1. first, no. i happened to like why i disagreed with your last blog, enough to look for more interesting blogs. this is one.

        second, no, that’s not a genetic fallacy. discarding an idea because of who is presenting it is.

        third, no, metaphysics is not inevitable. we’re i to not have an impression there are things like deity, it isn’t metaphysics to deny the assertion there are is true, even to myself assert there are no deity.

        this is because truth is a process of deliberation and justification, a label given to certain sentences. in that case, and simply noting that 1) there can’t be evidence for transcendent beings, 2) logic proves nothing, and 3) soundness and justification for accepting there are deity or are not deity is objective, given the philosophy of place … this is all sufficient to say there are no deity, for they manifest exactly as “nothing” does, or if they do, counter to divinity by being completely ordinary, able to be experienced.

        that’s all simply reason, not metaphysics.

        apologetics is only a fad, and where it is exploding, no one ought to care … because folks like WLC disingenuously represent their fields for the sake of souls than clarity, caveats, or enlightenment of another mind.

        for me, i don’t care if there is out is not a god, and though i’m a christian, i don’t care about anything that christians seem to care about. meaning, all that we can say matters is the functional role of beliefs and their impact on who we think we are, effecting how we act, how we see ourselves and others. god is not a proposition that has any impact on human well-being at all, if merely a question of the proposition being true or false. that of course implies why it matters is exactly for psychological reasons instead. that’s not pejorative commentary. it’s just too say like deniro in “the deer hunter”, “this is this!” and the one thing is not the other. so, my focus is on what conversations we can justifiably have about god or christ and then explore what of it matters and why via praxis.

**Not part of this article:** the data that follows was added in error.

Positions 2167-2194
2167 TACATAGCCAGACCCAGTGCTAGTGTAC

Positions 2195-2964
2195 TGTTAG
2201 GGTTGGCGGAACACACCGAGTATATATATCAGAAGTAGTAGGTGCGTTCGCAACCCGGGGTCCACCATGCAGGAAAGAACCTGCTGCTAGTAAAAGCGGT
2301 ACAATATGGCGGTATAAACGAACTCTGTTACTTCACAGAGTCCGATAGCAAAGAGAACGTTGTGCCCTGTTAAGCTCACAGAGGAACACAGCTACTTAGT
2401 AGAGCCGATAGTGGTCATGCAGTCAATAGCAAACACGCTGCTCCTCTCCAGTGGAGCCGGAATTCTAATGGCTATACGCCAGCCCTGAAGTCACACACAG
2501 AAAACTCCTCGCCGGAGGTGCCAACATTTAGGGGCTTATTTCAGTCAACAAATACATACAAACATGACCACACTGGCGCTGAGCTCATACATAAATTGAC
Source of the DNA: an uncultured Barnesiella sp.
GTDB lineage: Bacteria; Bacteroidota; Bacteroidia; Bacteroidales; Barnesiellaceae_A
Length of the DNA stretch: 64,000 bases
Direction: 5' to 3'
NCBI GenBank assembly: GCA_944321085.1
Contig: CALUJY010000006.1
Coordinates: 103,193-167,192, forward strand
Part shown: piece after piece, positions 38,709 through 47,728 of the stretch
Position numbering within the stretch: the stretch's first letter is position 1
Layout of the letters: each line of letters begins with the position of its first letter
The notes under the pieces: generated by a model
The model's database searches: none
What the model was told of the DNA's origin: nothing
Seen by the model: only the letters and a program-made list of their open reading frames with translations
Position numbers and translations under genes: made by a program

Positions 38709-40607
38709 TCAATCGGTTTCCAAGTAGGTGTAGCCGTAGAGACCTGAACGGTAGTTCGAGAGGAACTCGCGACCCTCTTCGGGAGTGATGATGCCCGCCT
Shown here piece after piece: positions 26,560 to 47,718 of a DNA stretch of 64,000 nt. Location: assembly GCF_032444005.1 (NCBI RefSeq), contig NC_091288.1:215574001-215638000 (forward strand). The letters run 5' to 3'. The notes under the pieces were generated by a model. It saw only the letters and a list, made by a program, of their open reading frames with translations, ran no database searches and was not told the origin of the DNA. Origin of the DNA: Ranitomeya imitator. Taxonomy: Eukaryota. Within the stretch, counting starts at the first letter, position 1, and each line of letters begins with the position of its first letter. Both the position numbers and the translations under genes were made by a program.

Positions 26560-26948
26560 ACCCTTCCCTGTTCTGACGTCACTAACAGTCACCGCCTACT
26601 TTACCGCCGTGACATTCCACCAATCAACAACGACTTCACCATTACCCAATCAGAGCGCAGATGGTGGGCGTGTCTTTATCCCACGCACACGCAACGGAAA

if that seems odd, i think i may have full agreement with you if suddenly knew there were no god but at the same time, found that fact didn’t change your view of christ in any way that actually ended up mattering; ie turns out he isn’t a demigod, not born of a virgin, not eternal or otherwise miraculous, yet entirely miraculous in atoning humanity with the utter undiscovered depths it entails.

        make sense?


      2. Discarding a belief based upon who is holding it is an ad hominem. It’s “against the man”.
        Also, logic and math are the most pure form of coming to true statements that we have. I think you might be trying to place all logic in a deductive sense. Inductive (such as that in the natural sciences for example) and abductive logic are to show something might be more plausible than its opponent’s..